On October 2, 2020, the U.S. Trade Representative announced the launch of two investigations on Vietnam’s acts, policies and practices. One involves whether Vietnam through the State Bank of Vietnam has intervened to undervalue the Vietnamese currency. The other investigation looks at whether the timber used by Vietnam to generate furniture and other products is from illegally harvested or trade timber. The USTR statement from October 2 is copied below:
“At the direction of President Donald J. Trump, the Office of the U.S. Trade Representative (USTR) is initiating an investigation addressing two significant issues with respect to Vietnam. USTR will investigate Vietnam’s acts, policies, and practices related to the import and use of timber that is illegally harvested or traded, and will investigate Vietnam’s acts, policies, and practices that may contribute to the undervaluation of its currency and the resultant harm caused to U.S. commerce. USTR will conduct the investigation under Section 301 of the 1974 Trade Act. As part of its investigation on currency undervaluation, USTR will consult with the Department of the Treasury as to issues of currency valuation and exchange rate policy.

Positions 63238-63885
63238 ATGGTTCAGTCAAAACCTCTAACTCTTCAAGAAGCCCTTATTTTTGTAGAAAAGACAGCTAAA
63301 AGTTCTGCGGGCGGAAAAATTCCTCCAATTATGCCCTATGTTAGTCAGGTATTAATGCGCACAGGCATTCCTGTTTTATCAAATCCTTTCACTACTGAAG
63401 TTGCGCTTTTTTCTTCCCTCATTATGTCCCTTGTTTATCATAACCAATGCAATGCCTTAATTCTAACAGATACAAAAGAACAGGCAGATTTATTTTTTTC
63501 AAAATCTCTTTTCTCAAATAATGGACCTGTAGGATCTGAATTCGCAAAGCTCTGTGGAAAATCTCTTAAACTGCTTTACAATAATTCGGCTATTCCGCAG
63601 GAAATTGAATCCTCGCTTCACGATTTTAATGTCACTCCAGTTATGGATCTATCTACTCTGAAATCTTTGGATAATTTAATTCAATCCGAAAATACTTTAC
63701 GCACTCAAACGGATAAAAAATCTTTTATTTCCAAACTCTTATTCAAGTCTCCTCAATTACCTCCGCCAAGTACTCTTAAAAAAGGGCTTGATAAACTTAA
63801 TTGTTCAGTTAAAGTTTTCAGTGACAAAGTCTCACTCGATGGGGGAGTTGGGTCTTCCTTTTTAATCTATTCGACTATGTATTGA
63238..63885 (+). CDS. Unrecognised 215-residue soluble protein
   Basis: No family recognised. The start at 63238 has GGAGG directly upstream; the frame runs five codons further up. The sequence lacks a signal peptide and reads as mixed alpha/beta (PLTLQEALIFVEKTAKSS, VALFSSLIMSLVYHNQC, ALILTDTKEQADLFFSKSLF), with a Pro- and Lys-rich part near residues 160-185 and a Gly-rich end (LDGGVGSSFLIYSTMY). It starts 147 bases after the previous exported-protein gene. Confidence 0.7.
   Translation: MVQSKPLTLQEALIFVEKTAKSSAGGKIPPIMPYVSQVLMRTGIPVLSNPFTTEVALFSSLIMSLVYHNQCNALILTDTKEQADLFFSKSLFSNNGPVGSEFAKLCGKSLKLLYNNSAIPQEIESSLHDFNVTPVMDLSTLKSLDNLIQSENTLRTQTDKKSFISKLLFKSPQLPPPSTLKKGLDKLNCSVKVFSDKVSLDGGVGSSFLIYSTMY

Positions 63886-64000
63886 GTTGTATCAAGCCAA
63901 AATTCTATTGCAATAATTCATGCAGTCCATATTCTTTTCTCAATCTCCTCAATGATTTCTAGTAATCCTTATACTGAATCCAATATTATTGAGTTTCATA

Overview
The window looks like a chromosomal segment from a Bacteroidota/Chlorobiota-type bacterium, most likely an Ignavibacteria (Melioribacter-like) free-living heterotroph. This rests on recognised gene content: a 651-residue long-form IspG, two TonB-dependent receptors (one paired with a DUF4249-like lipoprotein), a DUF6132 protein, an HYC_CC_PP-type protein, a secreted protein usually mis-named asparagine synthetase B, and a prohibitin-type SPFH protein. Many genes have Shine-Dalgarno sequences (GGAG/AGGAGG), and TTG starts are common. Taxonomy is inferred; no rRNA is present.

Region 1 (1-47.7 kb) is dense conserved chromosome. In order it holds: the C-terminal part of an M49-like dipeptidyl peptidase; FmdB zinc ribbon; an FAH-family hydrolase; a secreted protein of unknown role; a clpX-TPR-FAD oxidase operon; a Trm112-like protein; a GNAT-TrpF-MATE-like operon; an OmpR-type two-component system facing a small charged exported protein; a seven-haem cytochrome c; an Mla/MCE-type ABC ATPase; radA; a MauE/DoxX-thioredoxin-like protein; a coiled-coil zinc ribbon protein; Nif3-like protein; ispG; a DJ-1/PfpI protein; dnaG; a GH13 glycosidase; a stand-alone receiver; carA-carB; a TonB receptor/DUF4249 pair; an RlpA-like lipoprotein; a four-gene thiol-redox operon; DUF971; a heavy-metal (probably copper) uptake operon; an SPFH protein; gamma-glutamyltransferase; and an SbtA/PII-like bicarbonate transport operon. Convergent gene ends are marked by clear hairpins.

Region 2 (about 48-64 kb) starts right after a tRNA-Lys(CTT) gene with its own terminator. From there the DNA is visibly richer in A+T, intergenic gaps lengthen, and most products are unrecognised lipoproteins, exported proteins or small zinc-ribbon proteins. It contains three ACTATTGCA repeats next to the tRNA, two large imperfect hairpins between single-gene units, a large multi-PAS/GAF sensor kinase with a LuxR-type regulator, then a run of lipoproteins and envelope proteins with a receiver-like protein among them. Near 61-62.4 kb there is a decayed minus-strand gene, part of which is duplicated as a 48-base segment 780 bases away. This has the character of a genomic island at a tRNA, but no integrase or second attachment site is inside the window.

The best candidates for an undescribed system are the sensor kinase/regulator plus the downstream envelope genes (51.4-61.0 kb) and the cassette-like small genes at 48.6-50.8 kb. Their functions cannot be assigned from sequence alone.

“United States Trade Representative Robert E. Lighthizer said, ‘President Trump is firmly committed to combatting unfair trade practices that harm America’s workers, businesses, farmers, and ranchers. Using illegal timber in wood products exported to the U.S. market harms the environment and is unfair to U.S. workers and businesses who follow the rules by using legally harvested timber. In addition, unfair currency practices can harm U.S. workers and businesses that compete with Vietnamese products that may be artificially lower-priced because of currency undervaluation. We will carefully review the results of the investigation and determine what, if any, actions it may be appropriate to take.’
“USTR will issue two separate Federal Register notices next week that will provide details of the investigation and information on how members of the public can provide their views through written submissions.”
The two Federal Register notices were published on October 8. Initiation of Section 301 Investigation: Vietnam’s Acts, Policies, and Practices Related to Currency Valuation, 85 Fed. Reg. 63637-68 (Oct. 8, 2020); Initiation of Section 301 Investigation : Vietnam’s Acts, Policies, and Practices Related to the Import and Use of Illegal Timber, 85 Fed. Reg. 63,639-70 (Oct. 8, 2020).
In each notice of initiation, USTR reviews the concerns leading to the 301 investigation, indicates that consultations with Vietnam have been requested, provides a timeline for the public to submit written comments and indicates that because of uncertainties from COVID-19, USTR is not scheduling a public hearing but “will provide further information in a subsequent notice if it will hold a hearing”. Public comments in both investigations are due on November 12, 2020.